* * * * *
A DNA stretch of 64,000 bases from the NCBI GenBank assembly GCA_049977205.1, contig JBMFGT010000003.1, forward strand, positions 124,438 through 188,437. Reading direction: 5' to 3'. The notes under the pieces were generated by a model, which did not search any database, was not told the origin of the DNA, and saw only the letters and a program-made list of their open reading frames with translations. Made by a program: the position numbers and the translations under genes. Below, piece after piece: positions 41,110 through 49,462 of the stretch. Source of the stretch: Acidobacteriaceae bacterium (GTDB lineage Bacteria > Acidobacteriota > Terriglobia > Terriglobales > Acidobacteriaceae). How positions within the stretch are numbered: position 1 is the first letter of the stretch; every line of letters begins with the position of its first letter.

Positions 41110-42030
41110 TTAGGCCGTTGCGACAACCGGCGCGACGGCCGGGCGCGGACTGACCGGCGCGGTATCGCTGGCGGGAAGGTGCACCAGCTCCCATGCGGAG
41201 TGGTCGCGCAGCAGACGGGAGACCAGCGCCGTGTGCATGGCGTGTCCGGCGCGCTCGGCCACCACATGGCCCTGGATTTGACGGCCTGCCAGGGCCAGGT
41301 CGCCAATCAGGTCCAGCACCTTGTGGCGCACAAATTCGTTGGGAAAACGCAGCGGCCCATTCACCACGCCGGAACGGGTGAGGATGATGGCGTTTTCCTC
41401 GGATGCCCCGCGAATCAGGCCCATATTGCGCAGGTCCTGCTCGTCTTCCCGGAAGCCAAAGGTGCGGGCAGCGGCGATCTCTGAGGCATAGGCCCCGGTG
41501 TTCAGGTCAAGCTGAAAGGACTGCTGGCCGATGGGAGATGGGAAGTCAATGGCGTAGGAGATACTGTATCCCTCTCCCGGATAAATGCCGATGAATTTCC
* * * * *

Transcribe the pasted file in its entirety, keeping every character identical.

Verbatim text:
A DNA stretch of 64,000 bases from the NCBI GenBank assembly GCA_049977205.1, contig JBMFGT010000003.1, forward strand, positions 124,438 through 188,437. Reading direction: 5' to 3'. The notes under the pieces were generated by a model, which did not search any database, was not told the origin of the DNA, and saw only the letters and a program-made list of their open reading frames with translations. Made by a program: the position numbers and the translations under genes. Below, piece after piece: positions 41,110 through 49,462 of the stretch. Source of the stretch: Acidobacteriaceae bacterium (GTDB lineage Bacteria > Acidobacteriota > Terriglobia > Terriglobales > Acidobacteriaceae). How positions within the stretch are numbered: position 1 is the first letter of the stretch; every line of letters begins with the position of its first letter.

Positions 41110-42030
41110 TTAGGCCGTTGCGACAACCGGCGCGACGGCCGGGCGCGGACTGACCGGCGCGGTATCGCTGGCGGGAAGGTGCACCAGCTCCCATGCGGAG
41201 TGGTCGCGCAGCAGACGGGAGACCAGCGCCGTGTGCATGGCGTGTCCGGCGCGCTCGGCCACCACATGGCCCTGGATTTGACGGCCTGCCAGGGCCAGGT
41301 CGCCAATCAGGTCCAGCACCTTGTGGCGCACAAATTCGTTGGGAAAACGCAGCGGCCCATTCACCACGCCGGAACGGGTGAGGATGATGGCGTTTTCCTC
41401 GGATGCCCCGCGAATCAGGCCCATATTGCGCAGGTCCTGCTCGTCTTCCCGGAAGCCAAAGGTGCGGGCAGCGGCGATCTCTGAGGCATAGGCCCCGGTG
41501 TTCAGGTCAAGCTGAAAGGACTGCTGGCCGATGGGAGATGGGAAGTCAATGGCGTAGGAGATACTGTATCCCTCTCCCGGATAAATGCCGATGAATTTCC